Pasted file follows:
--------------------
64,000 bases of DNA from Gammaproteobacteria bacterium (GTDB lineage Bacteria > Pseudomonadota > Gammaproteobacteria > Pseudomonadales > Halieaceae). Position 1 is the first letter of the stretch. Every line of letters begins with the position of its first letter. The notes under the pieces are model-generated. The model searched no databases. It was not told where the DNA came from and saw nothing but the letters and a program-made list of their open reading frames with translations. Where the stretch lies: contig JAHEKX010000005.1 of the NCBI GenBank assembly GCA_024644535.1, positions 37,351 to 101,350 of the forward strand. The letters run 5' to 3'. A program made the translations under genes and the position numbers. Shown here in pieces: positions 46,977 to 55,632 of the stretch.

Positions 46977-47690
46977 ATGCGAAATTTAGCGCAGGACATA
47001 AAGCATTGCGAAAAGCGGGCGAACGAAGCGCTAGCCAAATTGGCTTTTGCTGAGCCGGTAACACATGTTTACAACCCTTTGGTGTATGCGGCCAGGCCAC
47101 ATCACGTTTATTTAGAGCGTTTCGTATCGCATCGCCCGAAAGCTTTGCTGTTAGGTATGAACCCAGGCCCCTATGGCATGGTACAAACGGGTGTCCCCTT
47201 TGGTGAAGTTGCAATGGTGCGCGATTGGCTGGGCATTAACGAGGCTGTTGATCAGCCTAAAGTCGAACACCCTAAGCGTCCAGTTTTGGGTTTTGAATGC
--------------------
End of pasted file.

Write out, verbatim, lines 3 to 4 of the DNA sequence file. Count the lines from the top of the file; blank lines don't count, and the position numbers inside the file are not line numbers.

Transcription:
46977 ATGCGAAATTTAGCGCAGGACATA
47001 AAGCATTGCGAAAAGCGGGCGAACGAAGCGCTAGCCAAATTGGCTTTTGCTGAGCCGGTAACACATGTTTACAACCCTTTGGTGTATGCGGCCAGGCCAC